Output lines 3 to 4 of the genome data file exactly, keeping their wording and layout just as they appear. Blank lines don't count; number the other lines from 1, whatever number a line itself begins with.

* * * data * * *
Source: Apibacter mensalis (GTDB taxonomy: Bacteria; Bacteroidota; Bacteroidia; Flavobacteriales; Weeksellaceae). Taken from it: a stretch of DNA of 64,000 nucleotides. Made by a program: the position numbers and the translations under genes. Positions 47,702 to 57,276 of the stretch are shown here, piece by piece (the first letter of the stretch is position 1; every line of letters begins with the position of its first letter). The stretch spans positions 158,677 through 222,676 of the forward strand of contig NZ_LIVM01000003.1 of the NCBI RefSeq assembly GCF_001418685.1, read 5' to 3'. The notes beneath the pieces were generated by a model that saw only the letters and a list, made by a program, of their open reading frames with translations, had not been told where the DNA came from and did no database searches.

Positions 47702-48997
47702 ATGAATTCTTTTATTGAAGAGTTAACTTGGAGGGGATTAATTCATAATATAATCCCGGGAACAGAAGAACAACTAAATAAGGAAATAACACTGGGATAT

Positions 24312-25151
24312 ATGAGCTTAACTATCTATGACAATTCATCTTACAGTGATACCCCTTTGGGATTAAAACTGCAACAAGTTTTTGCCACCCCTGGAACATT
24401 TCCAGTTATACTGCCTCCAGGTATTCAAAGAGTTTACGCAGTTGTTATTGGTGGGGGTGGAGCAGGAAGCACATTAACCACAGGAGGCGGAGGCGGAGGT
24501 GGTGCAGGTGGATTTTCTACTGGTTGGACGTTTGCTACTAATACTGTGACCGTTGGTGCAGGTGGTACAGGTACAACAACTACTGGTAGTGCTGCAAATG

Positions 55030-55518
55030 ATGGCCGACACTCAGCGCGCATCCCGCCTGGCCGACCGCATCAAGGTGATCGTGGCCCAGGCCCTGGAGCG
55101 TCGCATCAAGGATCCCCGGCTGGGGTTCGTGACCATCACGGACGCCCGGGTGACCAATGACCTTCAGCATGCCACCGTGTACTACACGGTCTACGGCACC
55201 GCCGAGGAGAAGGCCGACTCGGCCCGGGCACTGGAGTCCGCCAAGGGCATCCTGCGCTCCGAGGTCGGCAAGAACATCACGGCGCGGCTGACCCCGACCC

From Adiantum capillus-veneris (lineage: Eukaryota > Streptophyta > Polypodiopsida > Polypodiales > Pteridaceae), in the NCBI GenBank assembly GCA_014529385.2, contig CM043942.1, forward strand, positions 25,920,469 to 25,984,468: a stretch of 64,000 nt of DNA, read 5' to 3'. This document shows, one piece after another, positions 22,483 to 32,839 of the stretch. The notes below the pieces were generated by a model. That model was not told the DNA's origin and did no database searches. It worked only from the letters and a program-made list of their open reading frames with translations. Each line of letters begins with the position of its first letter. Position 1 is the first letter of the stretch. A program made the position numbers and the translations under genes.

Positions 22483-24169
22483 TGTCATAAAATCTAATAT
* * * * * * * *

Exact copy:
47702 ATGAATTCTTTTATTGAAGAGTTAACTTGGAGGGGATTAATTCATAATATAATCCCGGGAACAGAAGAACAACTAAATAAGGAAATAACACTGGGATAT

Positions 24312-25151